The odd thing about it, is that Marie Antoinette may not have even uttered that phrase. It seems to have no reference other than a single anecdote written by a single person - Jean Jacques Rousseau's autobiographical book "Les Confessions"), after her death. Even worse, the original phrase was "Let them eat Brioche" not "Let them eat cake."

The phrase "Let them eat cake" is often attributed to Marie Antoinette, but there is no evidence that she ever uttered it, and it is now generally regarded as a journalistic cliché. This phrase originally appeared in Book VI of the first part of Jean-Jacques Rousseau's autobiographical work Les Confessions, finished in 1767 and published in 1782: "Enfin Je me rappelai le pis-aller d'une grande Princesse à qui l'on disait que les paysans n'avaient pas de pain, et qui répondit: Qu'ils mangent de la brioche" ("Finally I recalled the stopgap solution of a great princess who was told that the peasants had no bread, and who responded: 'Let them eat brioche'"). Rousseau ascribes these words to a "great princess", but the purported writing date precedes Marie Antoinette's arrival in France. Some think that he invented it altogether.

Rogue Ætherlord
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« Reply #5 on: September 04, 2020, 09:53:16 pm »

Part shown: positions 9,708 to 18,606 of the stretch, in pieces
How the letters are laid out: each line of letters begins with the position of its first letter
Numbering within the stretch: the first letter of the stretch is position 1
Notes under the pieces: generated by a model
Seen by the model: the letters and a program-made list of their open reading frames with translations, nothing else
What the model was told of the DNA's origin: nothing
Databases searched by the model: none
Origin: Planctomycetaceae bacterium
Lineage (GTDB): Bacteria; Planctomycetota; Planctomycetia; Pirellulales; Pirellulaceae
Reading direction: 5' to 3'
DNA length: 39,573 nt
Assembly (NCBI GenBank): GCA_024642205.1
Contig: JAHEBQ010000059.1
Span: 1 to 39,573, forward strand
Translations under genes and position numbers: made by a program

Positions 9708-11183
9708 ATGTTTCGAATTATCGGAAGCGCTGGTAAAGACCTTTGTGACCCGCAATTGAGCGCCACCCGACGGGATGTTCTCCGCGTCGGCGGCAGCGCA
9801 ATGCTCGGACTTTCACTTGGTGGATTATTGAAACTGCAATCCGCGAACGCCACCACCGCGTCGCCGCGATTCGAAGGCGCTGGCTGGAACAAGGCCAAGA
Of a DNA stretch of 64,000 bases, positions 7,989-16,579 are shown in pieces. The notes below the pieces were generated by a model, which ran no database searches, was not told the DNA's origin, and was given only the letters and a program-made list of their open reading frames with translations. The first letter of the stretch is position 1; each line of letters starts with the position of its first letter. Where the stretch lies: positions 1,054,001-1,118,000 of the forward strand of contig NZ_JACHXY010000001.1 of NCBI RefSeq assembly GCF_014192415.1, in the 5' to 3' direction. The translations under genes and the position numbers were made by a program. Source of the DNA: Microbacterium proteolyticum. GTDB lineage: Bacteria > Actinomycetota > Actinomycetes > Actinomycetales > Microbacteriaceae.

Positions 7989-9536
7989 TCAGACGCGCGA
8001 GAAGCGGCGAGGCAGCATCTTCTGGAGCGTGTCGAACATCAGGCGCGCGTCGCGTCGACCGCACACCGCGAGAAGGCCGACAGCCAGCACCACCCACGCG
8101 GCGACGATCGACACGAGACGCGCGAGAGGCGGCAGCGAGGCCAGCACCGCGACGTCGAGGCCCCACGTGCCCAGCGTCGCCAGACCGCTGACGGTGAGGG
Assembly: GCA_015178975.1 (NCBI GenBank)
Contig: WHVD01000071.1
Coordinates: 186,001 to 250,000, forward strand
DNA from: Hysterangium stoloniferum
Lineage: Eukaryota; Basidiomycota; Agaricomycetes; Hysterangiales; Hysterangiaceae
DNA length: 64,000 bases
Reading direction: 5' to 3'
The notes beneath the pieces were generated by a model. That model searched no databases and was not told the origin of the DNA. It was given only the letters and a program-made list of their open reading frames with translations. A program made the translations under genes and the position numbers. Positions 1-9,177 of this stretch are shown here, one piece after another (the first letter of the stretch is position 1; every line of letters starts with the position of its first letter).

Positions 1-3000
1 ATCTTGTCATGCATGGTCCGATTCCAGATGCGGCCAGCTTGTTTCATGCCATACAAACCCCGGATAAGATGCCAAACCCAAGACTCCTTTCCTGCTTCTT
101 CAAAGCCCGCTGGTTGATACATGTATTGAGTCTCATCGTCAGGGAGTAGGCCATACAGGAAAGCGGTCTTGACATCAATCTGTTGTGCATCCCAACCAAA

My own iunderstanding of the the term stems from an explanation from a fellow blackpowder enthusiast (I was briefly into cap-and-ball revolvers several centuries *cough* decades *cough* ago).

Seems a buildup of material called "cake" would often foul the riflings and, if left unremoved, the muzzle and touchhole of blackpowder rifles and earlier black powder weapons; it was especially a malady that affected the various types of flint and matchlocks. Basically, it was the carboniferous residue left behind by  the burning black powder, literally, the "soot," so to speak, and was something that was always occurring in small deposits, no matter how finely-made and "clean" the powder in question actually was. The "caking" occurred when one fired the musket (or whatever, and yes, it also occurred in artillery pieces) multiple times without cleaning the weapon afterwards (even today's "smokeless" firearms produce it, just in smaller quantities, which is the reason people still pull oily bits of rag and bottlebrush-like devices through the bores of their weapons to clean them. Yes, such deposits, if allowed to accumulate can still seriously foul the bore and even gum up the actions of even the most modern firearms).

It relates here, in that my friend explained that "cake" was a term and concept that already existed before firearms, in reference to several practices that used things that left hard residues, such as low-grade coal in hand-bellowed forges, and yes, dough spilled in or applied to ovens of mud, clay, brick or whatever, and several other furnace-related and baking trades. In almost all cases, he said, it was something that was burned dark, hard and foul-smelling (or foul-tasting, in terms of baked goods, one would assume).

He was of the opinion that the term was adapted to firearms, borrowed, as it were, from baking or blacksmithing, rather than shooting being the origin of it.

« Last Edit: September 04, 2020, 10:01:42 pm by MWBailey » Logged